KNOXVILLE - Curt Maggitt admitted his expectations were modest when stepped on the Tennessee campus a little less than four months ago.
Since his much anticipated arrival, the Volunteers' talented freshman outside linebacker/defensive end has surprised even himself a little bit.
"I came in with the expectation of helping the team in any way possible," Maggitt said in the first media appearance of his college career after Tuesday morning's practice. "It's been a blessing. It's a great feeling to know you're a starter for a [Southeastern Conference] team, a great team with great players and a great coaching staff.
"The toughest part has been adjusting from high school into college and just waking up every morning and having that mindset every day to get better and try to be the best you can be every day."
The 6-foot-3, 230-pound Maggitt has been pretty good from day one for the Vols, as he and fellow freshman A.J. Johnson became the first freshmen to start a season opener for UT since freshman eligibility was reinstated in 1972.
But the process of earning his spot wasn't easy, as Maggitt had to transition quickly from the raw player who had 28 sacks in his last two seasons at Dwyer High School, a perennial producer of BCS-level talent in West Palm Beach, Fla. He said he leaned on his brother, an Iowa State junior, for advice.
"College ball is seven days a week, all day, every day," the Vols' Maggitt said. "If you're not getting treatment or watching film, you're doing classwork or getting a nap or getting a meal. You probably have 45 minutes a day of break time to watch a little TV or something.
"Sunday and Monday you rest up a little bit, but you're always thinking about what's coming next. You don't want to do anything negative to your body. In high school you can probably hang out late Saturday night, late Sunday, go to school Monday and have a successful week. It's a lot different in college: You have to be responsible."
It doesn't hurt to have the skills Maggitt possesses. From the first week of training camp in August, UT's coaches raved about his natural ability and how quickly he picked up the defense. Though he's probably made as many mistakes as he has plays in his brief UT career, head coach Derek Dooley is willing to live with it.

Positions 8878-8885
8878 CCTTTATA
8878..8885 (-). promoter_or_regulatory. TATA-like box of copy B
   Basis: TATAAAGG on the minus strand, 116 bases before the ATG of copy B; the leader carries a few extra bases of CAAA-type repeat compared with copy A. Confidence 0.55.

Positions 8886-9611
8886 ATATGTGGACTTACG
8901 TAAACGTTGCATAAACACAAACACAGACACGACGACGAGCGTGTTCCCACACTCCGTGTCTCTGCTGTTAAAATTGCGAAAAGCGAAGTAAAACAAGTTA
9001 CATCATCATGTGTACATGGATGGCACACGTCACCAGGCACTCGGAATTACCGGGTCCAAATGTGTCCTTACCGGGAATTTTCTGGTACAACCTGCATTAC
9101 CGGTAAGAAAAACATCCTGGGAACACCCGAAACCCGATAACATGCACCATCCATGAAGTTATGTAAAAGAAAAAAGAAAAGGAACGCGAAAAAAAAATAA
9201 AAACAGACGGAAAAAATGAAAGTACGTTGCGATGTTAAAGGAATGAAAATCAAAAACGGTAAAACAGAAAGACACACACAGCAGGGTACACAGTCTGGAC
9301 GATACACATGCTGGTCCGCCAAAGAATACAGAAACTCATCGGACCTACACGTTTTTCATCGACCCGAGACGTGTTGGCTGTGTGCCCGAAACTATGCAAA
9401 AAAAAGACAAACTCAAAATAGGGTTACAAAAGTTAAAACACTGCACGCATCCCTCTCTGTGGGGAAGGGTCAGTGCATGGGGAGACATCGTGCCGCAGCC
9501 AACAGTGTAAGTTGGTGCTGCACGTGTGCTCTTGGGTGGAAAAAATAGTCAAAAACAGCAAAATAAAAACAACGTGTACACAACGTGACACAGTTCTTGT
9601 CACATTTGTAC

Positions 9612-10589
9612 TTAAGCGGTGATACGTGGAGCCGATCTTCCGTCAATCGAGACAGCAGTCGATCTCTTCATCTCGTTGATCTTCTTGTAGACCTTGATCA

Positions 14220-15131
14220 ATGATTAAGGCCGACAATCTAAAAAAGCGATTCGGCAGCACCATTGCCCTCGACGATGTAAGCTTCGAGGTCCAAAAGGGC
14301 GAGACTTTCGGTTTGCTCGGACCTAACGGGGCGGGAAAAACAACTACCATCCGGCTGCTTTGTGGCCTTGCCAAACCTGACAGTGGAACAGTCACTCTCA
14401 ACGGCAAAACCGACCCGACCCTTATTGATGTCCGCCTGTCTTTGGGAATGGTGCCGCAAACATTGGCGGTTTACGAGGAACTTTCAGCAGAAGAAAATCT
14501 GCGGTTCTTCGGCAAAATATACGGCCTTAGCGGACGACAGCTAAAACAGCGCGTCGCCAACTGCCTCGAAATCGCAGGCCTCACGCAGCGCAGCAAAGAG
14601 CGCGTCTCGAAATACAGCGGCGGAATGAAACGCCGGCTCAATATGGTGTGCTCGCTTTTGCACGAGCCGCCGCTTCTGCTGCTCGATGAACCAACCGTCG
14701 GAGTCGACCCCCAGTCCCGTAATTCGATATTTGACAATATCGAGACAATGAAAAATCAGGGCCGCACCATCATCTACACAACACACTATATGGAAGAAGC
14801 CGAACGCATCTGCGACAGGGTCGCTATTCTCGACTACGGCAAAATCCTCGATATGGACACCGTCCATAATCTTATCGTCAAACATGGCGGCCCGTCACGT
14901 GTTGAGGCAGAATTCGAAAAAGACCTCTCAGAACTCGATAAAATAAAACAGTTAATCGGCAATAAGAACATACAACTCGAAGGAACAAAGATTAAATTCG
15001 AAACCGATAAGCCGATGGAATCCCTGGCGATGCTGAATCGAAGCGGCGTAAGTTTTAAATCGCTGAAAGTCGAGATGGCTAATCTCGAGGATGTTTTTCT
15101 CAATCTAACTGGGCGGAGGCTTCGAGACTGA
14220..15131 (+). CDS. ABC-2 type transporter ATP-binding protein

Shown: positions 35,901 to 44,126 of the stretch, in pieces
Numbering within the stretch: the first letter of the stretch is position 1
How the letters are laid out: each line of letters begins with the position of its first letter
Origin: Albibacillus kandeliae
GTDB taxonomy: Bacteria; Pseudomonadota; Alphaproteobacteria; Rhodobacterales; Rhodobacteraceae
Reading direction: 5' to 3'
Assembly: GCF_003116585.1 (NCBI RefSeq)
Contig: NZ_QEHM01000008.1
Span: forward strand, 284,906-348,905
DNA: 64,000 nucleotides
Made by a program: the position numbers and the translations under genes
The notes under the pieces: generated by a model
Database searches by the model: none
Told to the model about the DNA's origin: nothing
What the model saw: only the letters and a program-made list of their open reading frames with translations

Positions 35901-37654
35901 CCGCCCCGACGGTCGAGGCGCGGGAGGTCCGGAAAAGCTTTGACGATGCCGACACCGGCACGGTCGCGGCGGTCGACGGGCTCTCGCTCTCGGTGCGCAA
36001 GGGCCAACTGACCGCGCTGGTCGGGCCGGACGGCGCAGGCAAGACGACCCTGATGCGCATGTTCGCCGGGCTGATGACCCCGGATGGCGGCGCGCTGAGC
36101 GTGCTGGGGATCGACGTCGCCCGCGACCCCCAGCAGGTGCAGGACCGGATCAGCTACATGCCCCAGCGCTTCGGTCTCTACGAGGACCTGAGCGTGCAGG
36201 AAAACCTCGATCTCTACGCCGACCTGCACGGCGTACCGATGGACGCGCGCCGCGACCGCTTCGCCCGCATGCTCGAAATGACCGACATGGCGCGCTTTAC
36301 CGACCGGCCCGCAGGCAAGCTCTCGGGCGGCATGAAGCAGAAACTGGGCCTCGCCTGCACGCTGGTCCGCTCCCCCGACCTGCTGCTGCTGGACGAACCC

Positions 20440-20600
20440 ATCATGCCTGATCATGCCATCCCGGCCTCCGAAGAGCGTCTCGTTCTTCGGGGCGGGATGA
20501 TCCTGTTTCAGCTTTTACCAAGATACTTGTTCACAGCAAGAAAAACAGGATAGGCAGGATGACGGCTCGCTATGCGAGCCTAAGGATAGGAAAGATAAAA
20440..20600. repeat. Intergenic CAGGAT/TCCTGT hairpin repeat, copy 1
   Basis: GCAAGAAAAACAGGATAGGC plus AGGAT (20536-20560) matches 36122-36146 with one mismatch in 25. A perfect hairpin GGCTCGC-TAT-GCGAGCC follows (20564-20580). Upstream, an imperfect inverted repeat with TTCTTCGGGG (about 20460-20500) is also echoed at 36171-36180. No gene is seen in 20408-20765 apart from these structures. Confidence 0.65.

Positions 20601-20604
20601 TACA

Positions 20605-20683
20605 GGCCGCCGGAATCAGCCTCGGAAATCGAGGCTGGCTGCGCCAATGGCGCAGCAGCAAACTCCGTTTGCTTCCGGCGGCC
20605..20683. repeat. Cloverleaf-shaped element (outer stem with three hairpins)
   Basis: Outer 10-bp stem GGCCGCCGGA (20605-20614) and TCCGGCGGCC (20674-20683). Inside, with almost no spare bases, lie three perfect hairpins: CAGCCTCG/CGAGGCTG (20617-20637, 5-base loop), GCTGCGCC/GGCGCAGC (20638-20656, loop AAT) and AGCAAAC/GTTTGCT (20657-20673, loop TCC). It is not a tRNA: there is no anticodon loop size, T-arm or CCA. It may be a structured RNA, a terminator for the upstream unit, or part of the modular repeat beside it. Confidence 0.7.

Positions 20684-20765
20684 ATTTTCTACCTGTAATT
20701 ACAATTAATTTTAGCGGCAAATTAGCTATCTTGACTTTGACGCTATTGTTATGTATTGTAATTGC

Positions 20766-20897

"The one thing he does," Dooley said, "he plays with an incredible energy, he plays with incredible toughness, effort, spirit and he's a big guy. When you add all that up, you can get by with making mistakes. That's what I've said all along.
"Some guys ... they just play. They don't care that they make mistakes, and they play fast. I think Curt's an example of that."
Maggitt credited fellow linebackers Austin Johnson, Daryl Vereen and Herman Lathers with helping him learn defensive coordinator Justin Wilcox's schemes. He's also had A.J. Johnson there to go through the trials of starting as freshmen.
The Vols put Maggitt at linebacker almost out of necessity with a thin group returning and Lathers' fractured ankle. His most natural position, though, might be at end, where the Vols like to line him up as a pass-rusher in obvious passing downs.
The former four-star recruit, who had scholarship offers from Florida, Alabama, Auburn, Georgia, Florida State and others, said he likes both positions, though rushing the quarterback from the edge might require less pre-snap responsibilities.
"[Linebackers coach Peter Sirmon], that's all we talk about: pre-snap alignment and tackling," Maggitt said. "In high school I played defensive end, and coming to play linebacker in the SEC and starting, that's been a big difference for me."
As he gains more experience, the Vols expect Maggitt to make more of a difference in games. He had three tackles and half a sack against Cincinnati. In his return to his home state, Maggitt had six tackles and half a tackle for loss in UT's loss to Florida.
"There's a few [freshmen] out there every year, and it's just good we got him," Dooley said. "Hopefully he can progress and become the player we expect him to be."